Image: Wedgwood’s factory at Etruria in Staffordshire. The Useful Arts and Manufacturers of Great Britain of Great Britain Vol. 2 (London, SPCK, 1846?).
Image from: Science, Technology and Management, Birmingham Central Library
Text: Alan Barnes
Ralph Wedgwood (1766-1837), the son of Thomas Wedgwood, cousin and business partner of Josiah Wedgwood I, was a potter and inventor. Brought up at Etruria, he made crucial contribution to the ceramics industry through his introduction of borax fluxes for glazing.
Ralph Wedgwood also invented devices for copying writings and drawings. The most influential of these, the forerunner of the once ubiquitous carbon paper method of duplication was patented in 1806. Josiah Wedgwood II provided a loan of £200 to produce the invention and its success can be measured by Thomas’s estimate that in the first seven years it had made £10,000 in profits. He also had a project for writing at different distant places by one act at nearly the same instant that suggests he had in mind some form of telegraphy.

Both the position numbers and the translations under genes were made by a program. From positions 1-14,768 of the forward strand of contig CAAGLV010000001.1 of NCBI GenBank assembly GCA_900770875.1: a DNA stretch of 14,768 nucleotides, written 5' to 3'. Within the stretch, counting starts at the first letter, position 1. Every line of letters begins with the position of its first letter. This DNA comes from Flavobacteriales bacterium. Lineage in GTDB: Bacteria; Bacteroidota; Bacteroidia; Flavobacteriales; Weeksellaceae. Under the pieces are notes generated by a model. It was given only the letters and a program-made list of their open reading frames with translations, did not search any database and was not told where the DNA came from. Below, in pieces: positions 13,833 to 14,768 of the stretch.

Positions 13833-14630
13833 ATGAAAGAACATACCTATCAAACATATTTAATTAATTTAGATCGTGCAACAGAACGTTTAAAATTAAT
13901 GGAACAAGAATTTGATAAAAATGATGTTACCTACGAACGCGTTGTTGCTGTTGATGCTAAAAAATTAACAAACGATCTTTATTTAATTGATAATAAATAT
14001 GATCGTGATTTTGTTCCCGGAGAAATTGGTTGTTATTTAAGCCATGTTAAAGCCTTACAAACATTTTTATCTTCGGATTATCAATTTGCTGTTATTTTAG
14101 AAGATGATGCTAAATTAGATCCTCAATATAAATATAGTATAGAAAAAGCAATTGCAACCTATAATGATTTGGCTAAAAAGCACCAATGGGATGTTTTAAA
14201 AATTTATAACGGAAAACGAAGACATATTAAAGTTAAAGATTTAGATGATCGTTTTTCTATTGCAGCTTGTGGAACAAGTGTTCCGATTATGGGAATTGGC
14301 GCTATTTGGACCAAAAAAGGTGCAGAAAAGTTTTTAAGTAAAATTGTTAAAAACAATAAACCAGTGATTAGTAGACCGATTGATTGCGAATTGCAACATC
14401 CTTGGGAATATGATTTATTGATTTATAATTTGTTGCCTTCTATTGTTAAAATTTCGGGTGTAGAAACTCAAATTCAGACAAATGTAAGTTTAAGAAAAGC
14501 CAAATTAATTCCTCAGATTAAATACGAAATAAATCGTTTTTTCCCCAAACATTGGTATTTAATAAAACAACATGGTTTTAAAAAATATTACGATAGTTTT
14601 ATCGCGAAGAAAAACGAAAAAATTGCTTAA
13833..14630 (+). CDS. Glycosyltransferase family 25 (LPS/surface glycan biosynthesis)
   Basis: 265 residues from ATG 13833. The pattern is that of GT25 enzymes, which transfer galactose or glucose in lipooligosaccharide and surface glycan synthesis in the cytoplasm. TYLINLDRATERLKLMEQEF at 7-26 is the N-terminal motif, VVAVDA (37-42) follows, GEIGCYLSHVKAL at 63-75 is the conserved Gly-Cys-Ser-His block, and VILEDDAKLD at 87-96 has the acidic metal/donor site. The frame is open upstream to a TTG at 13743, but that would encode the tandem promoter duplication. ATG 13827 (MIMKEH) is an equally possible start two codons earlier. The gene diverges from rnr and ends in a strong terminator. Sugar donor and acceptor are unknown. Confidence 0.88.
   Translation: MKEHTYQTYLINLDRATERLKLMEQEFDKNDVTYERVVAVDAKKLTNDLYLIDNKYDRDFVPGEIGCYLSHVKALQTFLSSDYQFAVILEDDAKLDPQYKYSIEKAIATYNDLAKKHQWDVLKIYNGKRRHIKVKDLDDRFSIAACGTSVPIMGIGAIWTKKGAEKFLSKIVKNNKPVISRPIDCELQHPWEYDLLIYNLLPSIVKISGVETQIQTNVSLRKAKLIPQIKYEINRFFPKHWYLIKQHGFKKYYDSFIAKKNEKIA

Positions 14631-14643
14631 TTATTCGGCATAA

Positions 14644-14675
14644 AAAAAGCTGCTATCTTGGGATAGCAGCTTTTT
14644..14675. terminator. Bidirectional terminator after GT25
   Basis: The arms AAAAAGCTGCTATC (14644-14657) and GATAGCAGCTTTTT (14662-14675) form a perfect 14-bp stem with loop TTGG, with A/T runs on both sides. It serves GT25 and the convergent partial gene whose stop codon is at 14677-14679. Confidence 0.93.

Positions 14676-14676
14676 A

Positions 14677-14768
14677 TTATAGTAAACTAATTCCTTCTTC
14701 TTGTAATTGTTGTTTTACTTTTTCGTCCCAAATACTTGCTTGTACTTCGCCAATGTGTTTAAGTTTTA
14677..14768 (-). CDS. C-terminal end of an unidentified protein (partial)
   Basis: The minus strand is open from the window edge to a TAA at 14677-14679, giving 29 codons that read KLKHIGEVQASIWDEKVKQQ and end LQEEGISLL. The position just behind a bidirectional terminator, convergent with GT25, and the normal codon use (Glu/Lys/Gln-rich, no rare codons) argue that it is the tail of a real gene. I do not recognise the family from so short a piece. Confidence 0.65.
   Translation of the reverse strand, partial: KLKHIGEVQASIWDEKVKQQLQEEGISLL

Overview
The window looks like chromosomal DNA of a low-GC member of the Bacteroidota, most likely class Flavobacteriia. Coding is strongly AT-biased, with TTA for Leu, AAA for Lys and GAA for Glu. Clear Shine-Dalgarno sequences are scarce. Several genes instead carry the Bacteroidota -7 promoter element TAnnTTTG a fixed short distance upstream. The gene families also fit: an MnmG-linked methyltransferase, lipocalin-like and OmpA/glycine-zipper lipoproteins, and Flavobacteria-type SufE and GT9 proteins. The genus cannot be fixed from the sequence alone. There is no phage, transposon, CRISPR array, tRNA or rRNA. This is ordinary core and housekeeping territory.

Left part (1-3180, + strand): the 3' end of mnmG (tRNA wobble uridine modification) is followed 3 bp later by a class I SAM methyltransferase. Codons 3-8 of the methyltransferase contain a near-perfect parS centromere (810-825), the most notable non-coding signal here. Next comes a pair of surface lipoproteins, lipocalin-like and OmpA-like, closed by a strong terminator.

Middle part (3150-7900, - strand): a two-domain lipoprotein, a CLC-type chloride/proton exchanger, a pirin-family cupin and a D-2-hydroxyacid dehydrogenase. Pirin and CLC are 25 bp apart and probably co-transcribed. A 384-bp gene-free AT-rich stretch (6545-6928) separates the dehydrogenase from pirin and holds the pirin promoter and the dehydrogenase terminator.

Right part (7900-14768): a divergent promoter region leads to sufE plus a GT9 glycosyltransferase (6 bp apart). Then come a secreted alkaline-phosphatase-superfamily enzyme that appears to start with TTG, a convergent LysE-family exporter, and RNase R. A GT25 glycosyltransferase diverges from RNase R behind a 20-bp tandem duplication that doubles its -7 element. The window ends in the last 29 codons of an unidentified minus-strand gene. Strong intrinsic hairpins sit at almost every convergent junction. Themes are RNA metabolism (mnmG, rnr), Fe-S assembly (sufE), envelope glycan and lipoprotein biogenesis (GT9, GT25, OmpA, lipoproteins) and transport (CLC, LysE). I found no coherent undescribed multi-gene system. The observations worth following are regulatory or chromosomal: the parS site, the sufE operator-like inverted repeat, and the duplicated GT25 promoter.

In 1824 he successfully defended his daughter against a charge of theft. A drawing “book” of his invention with transparent leaves, which were duplicated by the carbonised paper, was employed to demonstrate the falsity of evidence given against her. Ralph was a poor businessman and, in the long run, received scant remuneration or recognition for any of his inventions some of which were successfully developed by others.
Sources and Further Reading
Wedgwood Archive Keele University- E27 19396-19506
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